The Muswell Hill Record, 8 May 1908
If the man who makes two blades of grass grow where one grew before is a benefactor, surely the man who builds a beautiful town, and builds it well, is equally so.
Muswell Hill has been built by men who may almost be counted on the fingers of one hand, and it is certainly a credit to its builders. Foremost among the men who made our beautiful suburb is Mr James Edmondson, who may indeed claim the credit of discovering Muswell Hill.
Mr Edmondson has always lived in North London, and it was while out for an occasional spin on his cycle that the natural beauties of Muswell Hill and its advantages as a prospective suburb first impressed him. Only eleven years ago Muswell Hill was quite rural, fragrant hedge-rows and smiling meadows stretched on every hand, and practically the only residences were a few fine mansions standing in beautiful timbered parks, many acres in extent.
It is no more than ten years since Mr Edmondson first took in hand the development of Muswell Hill as an up-to-date suburb by purchasing the large estates occupied by ‘The Limes’ and ‘Fortis House’, two fine mansions. These properties when they came into the markets were in the possession of Mr Renton, a very wealthy gentleman who used his extensive park-like grounds as a stud farm. The estate fronted what are now Queen’s Parade, Station Parade and Fortis Green Road as far as Tetherdown.
Upon this estate – the first to be developed in Muswell Hill – Mr Edmondson built Queen’s Parade, Prince’s Parade, Station Parade and the shops in Fortis Green Road, besides the artistic residences on Queen’s Avenue, Prince’s Avenue and King’s Avenue. There were a number of fine old trees on the estate and these were preserved as far as possible. Some of them now stand on Prince’s Avenue, the very fine cedar tree at the end of the road being undoubtedly one of the finest in North London. In order to save this particular tree Mr Edmondson gave the land surrounding it to the the Hornsey District Council on condition that it was fenced round and preserved as a garden. It would be a splendid thing for posterity if all other builders in the suburbs acted in a like generous spirit when fine trees could be preserved at a little sacrifice.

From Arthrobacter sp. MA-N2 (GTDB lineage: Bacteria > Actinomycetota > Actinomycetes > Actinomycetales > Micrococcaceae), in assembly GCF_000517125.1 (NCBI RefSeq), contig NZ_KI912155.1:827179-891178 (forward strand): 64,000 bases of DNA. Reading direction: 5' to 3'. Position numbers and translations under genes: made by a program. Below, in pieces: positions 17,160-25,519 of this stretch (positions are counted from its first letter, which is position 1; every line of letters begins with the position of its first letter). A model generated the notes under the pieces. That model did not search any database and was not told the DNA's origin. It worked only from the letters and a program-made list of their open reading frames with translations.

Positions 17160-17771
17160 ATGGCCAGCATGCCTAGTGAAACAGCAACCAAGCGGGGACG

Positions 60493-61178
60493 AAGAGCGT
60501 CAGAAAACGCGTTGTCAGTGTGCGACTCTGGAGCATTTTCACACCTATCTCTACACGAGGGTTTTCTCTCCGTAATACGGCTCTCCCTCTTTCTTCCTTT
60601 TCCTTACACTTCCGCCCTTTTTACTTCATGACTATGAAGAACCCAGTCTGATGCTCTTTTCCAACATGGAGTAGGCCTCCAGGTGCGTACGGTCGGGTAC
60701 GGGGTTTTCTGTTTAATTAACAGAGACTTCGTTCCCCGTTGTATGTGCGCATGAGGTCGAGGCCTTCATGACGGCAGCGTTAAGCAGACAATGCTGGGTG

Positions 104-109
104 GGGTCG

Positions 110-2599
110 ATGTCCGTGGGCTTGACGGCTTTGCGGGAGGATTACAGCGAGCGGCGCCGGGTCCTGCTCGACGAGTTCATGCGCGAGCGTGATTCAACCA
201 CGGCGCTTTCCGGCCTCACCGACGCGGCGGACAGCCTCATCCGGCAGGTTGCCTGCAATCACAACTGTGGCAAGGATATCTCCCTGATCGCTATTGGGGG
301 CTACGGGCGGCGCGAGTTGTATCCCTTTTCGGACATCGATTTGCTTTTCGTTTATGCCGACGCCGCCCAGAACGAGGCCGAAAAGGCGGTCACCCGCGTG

Mr Edmondson has always adopted a liberal policy with respect to roads. When he began building, Muswell Hill-road was very narrow, not much more than a lane. Queen’s Avenue is now 65 feet between the walls, and 115 feet between the houses – one of the widest roads in the north of London, and worthy of the very fine residences which Mr Edmonson built there.
It was in Queen’s Parade that Mr Edmondson built his first block of shops in Muswell Hill and the experience ‘caught on’ at once. Among the first to take up these shops were the Manor Farm Dairy, Mr Randal, butcher and Mr Henderson, draper.
When building operations were in full swing about six years ago, and his builders were using between 25,000 and 30,000 bricks a day, Mr Edmondson was obliged to negotiate with the railway company with a view to providing his own siding at the nearest point to Duke’s Avenue. The siding was made where the footpath now leads to the stations platform, and Mr Edmondson had his own engine which was used to haul the railway trucks arriving daily with materials. This novel enterprise was favourably commented upon by the ‘Railway Magazine’, as probably the first time such a thing had been done by a suburban builder, and as quite an American method of overcoming a difficult problem. It was due to Mr Edmondson’s foresight that the present entrance to the railway station in Duke’s Avenue was provided and it was some years after he proposed to the BR that they should provide this entrance that they agreed to do so on his giving the land for the purpose. It is worthy of note that on all his estates Mr Edmondson has carried out the entire work by his own workmen – from the laying of the sewers and making of the roads to the applying of the last coat of varnish on the finished house.
Mr Edmondson is confident that Muswell Hill will continue to increase in importance and attractiveness. The proportion of empty houses is small, and fresh residents continue to come in from other districts as new houses are built. The demand for houses is very good.